Devon JSNA assessed detailed ‘accommodation and support needs’ of user groups within its communities using a consistent framework and methodology which complements and develops health and social care JSNA for:

  • Older people,
  • People with Mental Health needs
  • People with Learning Difficulties

JSNA found over 13,000 people in need of a face to face supportive housing. Set against health profiles and older people’s aspirations, the agreed evidence base led to joint commissioning of Rapid Response and Early Intervention services for older people to prevent hospital and health interventions. It has been estimated that the projected savings have been estimated as follows:

  • Initial investment of £572,000 over 53 weeks
  • Local evidence suggests a cost saving of £211,000

For further detailed information contact –

5. Cambridgeshire’s - JSNA for the Homeless and those at risk of Homelessness

Cambridgeshire’s JSNA process uses a client group approach of separate client groups as part of the gathering of data for JSNA’s which then feed into the combined JSNA for Cambridgeshire.

The Homeless JSNA was developed by a steering group of statutory and voluntary agencies in 2009.

The JSNA process in Cambridgeshire involves strategic county wide buy-in and clear accountability for delivery of the recommendations. The JSNA becomes the first step in planning and commissioning cycles for the homeless population.

The JSNA process is enabling better Voluntary and Service-user engagement through the:

  • Working Together for Change;
  • using person centred reviews for commissioning approach
  • co-production of commissioning of homeless services,
  • using care plan reviews with multi-agency and user workshops to plan and commission for better outcomes for homeless people and appropriate development of provider services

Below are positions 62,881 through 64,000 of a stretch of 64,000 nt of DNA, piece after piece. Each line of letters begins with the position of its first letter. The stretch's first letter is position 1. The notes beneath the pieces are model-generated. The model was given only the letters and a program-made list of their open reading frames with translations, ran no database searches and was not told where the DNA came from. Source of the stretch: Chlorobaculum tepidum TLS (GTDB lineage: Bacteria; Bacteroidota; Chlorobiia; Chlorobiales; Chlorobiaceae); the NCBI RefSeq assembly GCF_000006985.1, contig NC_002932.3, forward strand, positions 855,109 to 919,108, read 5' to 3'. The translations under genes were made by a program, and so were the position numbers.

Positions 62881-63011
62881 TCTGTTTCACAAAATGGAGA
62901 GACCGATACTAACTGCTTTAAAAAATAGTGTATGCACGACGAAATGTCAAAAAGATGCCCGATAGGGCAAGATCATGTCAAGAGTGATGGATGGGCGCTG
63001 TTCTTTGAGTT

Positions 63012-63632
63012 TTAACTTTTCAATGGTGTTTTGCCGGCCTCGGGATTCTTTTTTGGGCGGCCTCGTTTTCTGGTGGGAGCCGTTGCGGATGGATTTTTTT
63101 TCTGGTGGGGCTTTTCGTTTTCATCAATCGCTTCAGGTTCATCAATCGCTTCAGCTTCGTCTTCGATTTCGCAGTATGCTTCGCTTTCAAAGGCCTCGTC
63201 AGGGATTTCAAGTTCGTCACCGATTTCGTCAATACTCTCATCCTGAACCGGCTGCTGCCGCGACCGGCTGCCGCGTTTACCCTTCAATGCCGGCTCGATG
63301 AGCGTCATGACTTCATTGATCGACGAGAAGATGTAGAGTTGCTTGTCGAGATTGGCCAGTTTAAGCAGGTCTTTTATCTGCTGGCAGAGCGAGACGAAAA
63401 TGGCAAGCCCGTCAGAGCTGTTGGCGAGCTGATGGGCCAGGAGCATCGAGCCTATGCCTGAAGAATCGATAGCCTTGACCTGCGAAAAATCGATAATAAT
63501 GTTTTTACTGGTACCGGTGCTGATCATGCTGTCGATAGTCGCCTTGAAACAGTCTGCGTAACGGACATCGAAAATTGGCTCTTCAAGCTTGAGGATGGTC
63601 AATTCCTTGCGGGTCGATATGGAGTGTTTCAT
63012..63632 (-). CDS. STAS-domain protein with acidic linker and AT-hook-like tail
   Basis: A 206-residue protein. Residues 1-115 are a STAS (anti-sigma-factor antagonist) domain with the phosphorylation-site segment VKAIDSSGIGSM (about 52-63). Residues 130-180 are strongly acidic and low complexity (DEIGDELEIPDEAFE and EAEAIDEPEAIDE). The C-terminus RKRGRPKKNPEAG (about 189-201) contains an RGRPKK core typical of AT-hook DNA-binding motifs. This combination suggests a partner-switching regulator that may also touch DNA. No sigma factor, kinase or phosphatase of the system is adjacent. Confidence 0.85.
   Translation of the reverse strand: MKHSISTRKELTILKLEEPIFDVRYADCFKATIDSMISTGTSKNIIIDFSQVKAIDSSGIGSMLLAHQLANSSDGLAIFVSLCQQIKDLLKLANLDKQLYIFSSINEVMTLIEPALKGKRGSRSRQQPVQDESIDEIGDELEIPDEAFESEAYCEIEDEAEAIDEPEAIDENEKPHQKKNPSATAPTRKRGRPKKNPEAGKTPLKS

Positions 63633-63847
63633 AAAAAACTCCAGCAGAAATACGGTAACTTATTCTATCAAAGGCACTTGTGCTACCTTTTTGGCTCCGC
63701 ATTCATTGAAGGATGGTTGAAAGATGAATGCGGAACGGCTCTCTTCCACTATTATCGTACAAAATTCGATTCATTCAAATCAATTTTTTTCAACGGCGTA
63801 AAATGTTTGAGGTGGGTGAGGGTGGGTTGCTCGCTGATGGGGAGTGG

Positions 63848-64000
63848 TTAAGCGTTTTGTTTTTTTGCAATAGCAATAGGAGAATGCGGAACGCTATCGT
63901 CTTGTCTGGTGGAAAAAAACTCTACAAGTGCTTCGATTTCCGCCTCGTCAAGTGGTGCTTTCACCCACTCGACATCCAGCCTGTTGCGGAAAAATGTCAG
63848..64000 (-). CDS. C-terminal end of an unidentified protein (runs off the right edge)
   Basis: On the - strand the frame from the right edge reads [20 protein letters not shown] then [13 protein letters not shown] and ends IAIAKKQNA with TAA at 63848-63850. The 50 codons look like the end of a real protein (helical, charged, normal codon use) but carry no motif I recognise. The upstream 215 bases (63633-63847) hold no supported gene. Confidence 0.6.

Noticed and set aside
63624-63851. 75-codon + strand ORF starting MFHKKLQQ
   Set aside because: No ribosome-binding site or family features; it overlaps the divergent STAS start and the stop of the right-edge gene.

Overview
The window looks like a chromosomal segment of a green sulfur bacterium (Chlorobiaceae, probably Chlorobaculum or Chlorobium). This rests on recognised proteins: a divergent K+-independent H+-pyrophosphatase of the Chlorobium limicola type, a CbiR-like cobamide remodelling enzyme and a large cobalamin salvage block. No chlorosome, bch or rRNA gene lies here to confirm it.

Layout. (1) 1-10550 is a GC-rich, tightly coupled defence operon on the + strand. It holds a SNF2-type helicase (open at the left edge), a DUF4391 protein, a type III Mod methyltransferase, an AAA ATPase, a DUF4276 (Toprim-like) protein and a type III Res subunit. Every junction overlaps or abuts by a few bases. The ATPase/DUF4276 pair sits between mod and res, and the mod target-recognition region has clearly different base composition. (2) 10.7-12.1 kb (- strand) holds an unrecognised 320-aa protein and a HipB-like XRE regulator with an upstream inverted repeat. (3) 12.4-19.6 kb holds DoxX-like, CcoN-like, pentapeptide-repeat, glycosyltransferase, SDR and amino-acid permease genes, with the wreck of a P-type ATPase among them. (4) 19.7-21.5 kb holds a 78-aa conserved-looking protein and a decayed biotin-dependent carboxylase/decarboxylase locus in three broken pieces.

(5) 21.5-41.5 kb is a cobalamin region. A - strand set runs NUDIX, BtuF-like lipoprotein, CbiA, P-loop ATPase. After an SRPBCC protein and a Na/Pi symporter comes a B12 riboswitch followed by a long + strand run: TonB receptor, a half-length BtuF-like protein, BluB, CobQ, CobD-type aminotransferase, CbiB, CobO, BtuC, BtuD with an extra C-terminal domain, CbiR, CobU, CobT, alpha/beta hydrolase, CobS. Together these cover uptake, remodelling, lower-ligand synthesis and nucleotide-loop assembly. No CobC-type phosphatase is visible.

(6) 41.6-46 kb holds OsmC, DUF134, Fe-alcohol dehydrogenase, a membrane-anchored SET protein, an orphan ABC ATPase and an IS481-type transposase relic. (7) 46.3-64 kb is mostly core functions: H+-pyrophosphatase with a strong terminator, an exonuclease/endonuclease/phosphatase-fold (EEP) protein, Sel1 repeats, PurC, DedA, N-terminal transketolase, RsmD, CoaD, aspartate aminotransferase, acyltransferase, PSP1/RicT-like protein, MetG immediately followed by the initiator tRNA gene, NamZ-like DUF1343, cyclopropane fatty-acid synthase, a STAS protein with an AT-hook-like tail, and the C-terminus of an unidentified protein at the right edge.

This is a process that will be lead by Cambridgeshire’s Voluntary sector although in partnership with other public sector organisations.

For further detailed information contact - Dr Fay Haffenden, Consultant in Public Health Children & Health Inequalities, NHS Cambridgeshire, email:

6. Liverpool JSNA– Healthy Homes Programme: Reducing premature deaths and hospital admissions by removing exposure to health hazards

Liverpool Primary Care Trust (PCT) commissioned in conjunction with Liverpool City Council the Healthy Homes Programme (HHP) in 2008/2009 following the development of the 2008 JSNA which provided evidence on health inequalities in Private Sector Housing across Liverpool.

The HHP’s overall aim was to reduce premature deaths by up to 100 per year and to reduce GP consultations and hospital admissions by over 1000 cases per year, through the removal of exposure to health hazards.

The programme assessed the health and wellbeing needs of the occupants of 15,000 properties, using a single assessment process, which enabled referrals to be made to a wide range of agencies for assistance. It also prioritised the worst 2,750 properties for inspection by the Environmental Health Team and, where appropriate, action was taken to remove category 1 hazards.

A wide range of partners who provide housing, health and wellbeing services were involved in the programme from the start - CAB, Churches Together Liverpool, Age Concern, Merseyside Fire and Rescue Service, Next Steps (free careers service to over 18 year olds) etc

The community in deprived areas of Liverpool will see improvements to their housing, health and wellbeing as a direct outcome of the HHP. Not only will the needs of vulnerable residents be identified and services provided to meet them, but also data will be available to assist future JSNA’s and service planning. It is too early to say if the programme has successfully reached its target in reducing premature deaths by 100 per year but Liverpool CC are keen to carry out a comprehensive evaluation of the HHP focussing on outcomes and evidence that can be used to show the value of the work they are doing. They will achieve this through:

  • Commissioning a University, jointly with the PCT, to conduct an evaluation of the HHP, as part of a wider evaluation of the outcomes achieved through a number of health programmes taking place in the area.
  • Commissioning the BRE to model financial savings to the NHS by home improvement works to eliminate hazards (this is subject to confirmation).
  • Carrying out a survey of self-reported changes in health and well-being following interventions initiated through the programme.
  • Collating information from agencies detailing the outcomes of referrals they received e.g. the number of people who have stopped smoking.

For further detailed information contact – Ian Watson –

7. Wiltshire JSNA – Prisoner Health Trainers Programme

Within Wiltshire the JSNA team identified prisoners as a group that had higher risk of poorer health outcomes relating to specific health and social care needs and wider determinants.